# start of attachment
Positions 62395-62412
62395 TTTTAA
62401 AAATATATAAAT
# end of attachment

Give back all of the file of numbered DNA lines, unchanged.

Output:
Positions 62395-62412
62395 TTTTAA
62401 AAATATATAAAT